They say you’re a product of your environment and we are a product of the environment he made for us which consisted of being in the masjid. He would always find ways to make us involved in the masjid with events that were catered to us, these events allowed us to grow near a masjid and make it become a part of our everyday lives. He made us feel a part of something bigger, and since his departure, the world has gotten that much darker.
One of my fondest memories of Chota uncle is when we required BBQs for the Path to Piety program in its initial years, Chota uncle made BBQs to save the extra cost.
Who does that, who makes a BBQ?? And I am not just writing this to make it sound that much better, but the food that went out that year never tasted better.
During the Path to Piety (P2P) program when planners would stress over last-minute hiccups the answer was always the same “Chota is here so InshAllah we will find a way.” He could literally take on the work and responsibilities of three people. Chota reminded volunteers of the program to check their ego at the door and give 110% sincerity and effort when offering khidmat (service). It is no surprise that visiting guest scholars would go back to their countries and tell their congregants “if you want to see true khidmat then learn from the Path to Piety volunteers.” The General in charge of this khidmat was headed by Chota Uncle. After his passing when Sheikh Ahmed Ali, a regular guest speaker at the P2P program visited Toronto he made it a point to come to Masjid Darus Salaam and speak about Ibrahim Uncle as he knew just how much he meant to the community.
On a lighter note, during P2P the volunteers would relate an incident about ‘chota’ uncle. Years prior at a gas station, one of the youth he mentored noticed him but Chota didn’t see him. The youngster called his cell to see if he would answer. Chota looked at his caller display and ignored the call. Then the youngster walked up to him and Chota felt embarrassed. But it was ok because he was literally a father figure to him and this is the type of relationship people had with him. Rumour has it the youngster has the same Motorola Razor flip phone to this day.
Chota uncle was given a plaque of appreciation in 2008 from the youth he mentored. They said about him “you have endlessly dedicated your time for the betterment of our community. Your commitment to our youth through volunteer service has inspired us to do the same.” In true Chota fashion, he was very shy and humbled and resisted coming on stage to accept the award; he didn’t like any focus on himself.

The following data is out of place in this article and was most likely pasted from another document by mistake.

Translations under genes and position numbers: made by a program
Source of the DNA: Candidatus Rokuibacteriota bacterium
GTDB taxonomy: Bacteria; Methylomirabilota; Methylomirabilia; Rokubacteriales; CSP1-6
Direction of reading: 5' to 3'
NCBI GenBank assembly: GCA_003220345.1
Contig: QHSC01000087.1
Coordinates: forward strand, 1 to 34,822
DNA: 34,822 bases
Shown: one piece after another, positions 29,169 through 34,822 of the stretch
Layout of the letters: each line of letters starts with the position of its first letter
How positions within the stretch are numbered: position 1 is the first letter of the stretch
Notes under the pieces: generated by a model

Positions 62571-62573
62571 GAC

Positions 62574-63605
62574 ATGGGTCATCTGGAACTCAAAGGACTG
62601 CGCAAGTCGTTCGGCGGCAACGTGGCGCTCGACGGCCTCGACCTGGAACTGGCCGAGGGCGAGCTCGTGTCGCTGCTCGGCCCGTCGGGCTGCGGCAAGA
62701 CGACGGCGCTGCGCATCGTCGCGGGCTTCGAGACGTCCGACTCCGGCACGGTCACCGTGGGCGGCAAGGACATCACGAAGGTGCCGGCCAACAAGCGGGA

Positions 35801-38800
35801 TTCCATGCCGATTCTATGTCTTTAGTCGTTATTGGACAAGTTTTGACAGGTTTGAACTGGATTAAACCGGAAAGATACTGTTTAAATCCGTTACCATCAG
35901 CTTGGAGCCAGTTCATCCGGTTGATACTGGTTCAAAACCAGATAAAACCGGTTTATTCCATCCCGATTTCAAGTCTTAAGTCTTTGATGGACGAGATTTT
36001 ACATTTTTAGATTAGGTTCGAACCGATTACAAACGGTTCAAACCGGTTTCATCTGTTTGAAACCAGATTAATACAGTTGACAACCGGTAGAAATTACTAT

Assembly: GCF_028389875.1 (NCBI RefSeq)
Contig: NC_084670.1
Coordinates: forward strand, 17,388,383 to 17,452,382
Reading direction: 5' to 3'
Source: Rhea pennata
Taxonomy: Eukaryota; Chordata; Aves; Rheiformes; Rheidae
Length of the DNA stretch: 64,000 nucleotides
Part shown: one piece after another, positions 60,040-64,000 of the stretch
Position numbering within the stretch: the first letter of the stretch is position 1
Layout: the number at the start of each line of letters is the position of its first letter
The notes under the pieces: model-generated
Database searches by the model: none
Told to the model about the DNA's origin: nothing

‘Chota’ uncle’s mantra was to try not to be in the limelight and let others get the credit. This way when you meet Allah you can prove that the khidmat (service) you offered was 100% only for the sake of Allah and not for any name and fame.
May Allah enable us to be motivated and encouraged with Chota Mankrod’s example of serving one’s community and may Allah continue to reward him for his good deeds. May Allah make the community he served filled with more people just like him that give back only for the sake of Allah. It is no surprise that some of the same youth he mentored years ago have taken leadership roles in local non-for-profit organizations today. We are sure Chota will join in the rewards from the success of these endeavours.
This post we know will hit home for many who live and grew up in the Thorncliffe Park and Flemingdon area. The beauty of the 30 for 30 is just THAT to find and give notice to not just the big names but also those hidden gems who have had such a tremendous impact on a community. I’ve written, edited, and tried to do justice, but the words are escaping me, and every story I add, I feel like I am leaving out one other story. I hope at the very least, we young guys may remember Chota uncle, the impact he had on us, and pray for his maghfirat.
May Allah ﷻ forgive him and bestow his mercy upon him.